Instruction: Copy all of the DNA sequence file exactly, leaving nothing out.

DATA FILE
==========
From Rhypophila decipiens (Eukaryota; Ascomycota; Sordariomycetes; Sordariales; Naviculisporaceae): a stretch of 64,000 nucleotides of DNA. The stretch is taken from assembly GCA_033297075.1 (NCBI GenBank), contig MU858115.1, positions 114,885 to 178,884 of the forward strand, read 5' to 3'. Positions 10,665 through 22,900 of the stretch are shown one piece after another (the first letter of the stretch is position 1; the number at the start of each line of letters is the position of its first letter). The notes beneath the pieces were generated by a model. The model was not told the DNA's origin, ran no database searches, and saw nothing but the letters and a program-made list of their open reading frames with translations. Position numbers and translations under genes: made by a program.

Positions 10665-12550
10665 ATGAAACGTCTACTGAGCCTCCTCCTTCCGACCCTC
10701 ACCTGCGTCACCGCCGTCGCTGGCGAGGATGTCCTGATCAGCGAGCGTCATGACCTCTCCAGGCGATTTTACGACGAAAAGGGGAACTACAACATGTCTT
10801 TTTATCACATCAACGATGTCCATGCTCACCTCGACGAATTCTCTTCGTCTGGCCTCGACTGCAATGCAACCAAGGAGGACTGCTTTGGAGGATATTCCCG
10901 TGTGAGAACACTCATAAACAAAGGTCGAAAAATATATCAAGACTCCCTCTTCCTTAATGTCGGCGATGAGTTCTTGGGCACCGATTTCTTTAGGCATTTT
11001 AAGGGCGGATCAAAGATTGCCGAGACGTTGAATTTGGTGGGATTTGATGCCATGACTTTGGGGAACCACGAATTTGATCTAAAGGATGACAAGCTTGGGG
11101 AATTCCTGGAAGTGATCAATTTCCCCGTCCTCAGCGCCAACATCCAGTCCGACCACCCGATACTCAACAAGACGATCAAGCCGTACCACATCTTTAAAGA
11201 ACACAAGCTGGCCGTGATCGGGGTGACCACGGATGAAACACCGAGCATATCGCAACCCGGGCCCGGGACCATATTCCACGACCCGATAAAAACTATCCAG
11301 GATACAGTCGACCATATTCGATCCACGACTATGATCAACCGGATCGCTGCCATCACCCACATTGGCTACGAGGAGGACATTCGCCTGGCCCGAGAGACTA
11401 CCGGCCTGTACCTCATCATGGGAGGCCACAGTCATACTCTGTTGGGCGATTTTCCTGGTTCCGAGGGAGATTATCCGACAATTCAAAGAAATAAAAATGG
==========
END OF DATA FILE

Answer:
From Rhypophila decipiens (Eukaryota; Ascomycota; Sordariomycetes; Sordariales; Naviculisporaceae): a stretch of 64,000 nucleotides of DNA. The stretch is taken from assembly GCA_033297075.1 (NCBI GenBank), contig MU858115.1, positions 114,885 to 178,884 of the forward strand, read 5' to 3'. Positions 10,665 through 22,900 of the stretch are shown one piece after another (the first letter of the stretch is position 1; the number at the start of each line of letters is the position of its first letter). The notes beneath the pieces were generated by a model. The model was not told the DNA's origin, ran no database searches, and saw nothing but the letters and a program-made list of their open reading frames with translations. Position numbers and translations under genes: made by a program.

Positions 10665-12550
10665 ATGAAACGTCTACTGAGCCTCCTCCTTCCGACCCTC
10701 ACCTGCGTCACCGCCGTCGCTGGCGAGGATGTCCTGATCAGCGAGCGTCATGACCTCTCCAGGCGATTTTACGACGAAAAGGGGAACTACAACATGTCTT
10801 TTTATCACATCAACGATGTCCATGCTCACCTCGACGAATTCTCTTCGTCTGGCCTCGACTGCAATGCAACCAAGGAGGACTGCTTTGGAGGATATTCCCG
10901 TGTGAGAACACTCATAAACAAAGGTCGAAAAATATATCAAGACTCCCTCTTCCTTAATGTCGGCGATGAGTTCTTGGGCACCGATTTCTTTAGGCATTTT
11001 AAGGGCGGATCAAAGATTGCCGAGACGTTGAATTTGGTGGGATTTGATGCCATGACTTTGGGGAACCACGAATTTGATCTAAAGGATGACAAGCTTGGGG
11101 AATTCCTGGAAGTGATCAATTTCCCCGTCCTCAGCGCCAACATCCAGTCCGACCACCCGATACTCAACAAGACGATCAAGCCGTACCACATCTTTAAAGA
11201 ACACAAGCTGGCCGTGATCGGGGTGACCACGGATGAAACACCGAGCATATCGCAACCCGGGCCCGGGACCATATTCCACGACCCGATAAAAACTATCCAG
11301 GATACAGTCGACCATATTCGATCCACGACTATGATCAACCGGATCGCTGCCATCACCCACATTGGCTACGAGGAGGACATTCGCCTGGCCCGAGAGACTA
11401 CCGGCCTGTACCTCATCATGGGAGGCCACAGTCATACTCTGTTGGGCGATTTTCCTGGTTCCGAGGGAGATTATCCGACAATTCAAAGAAATAAAAATGG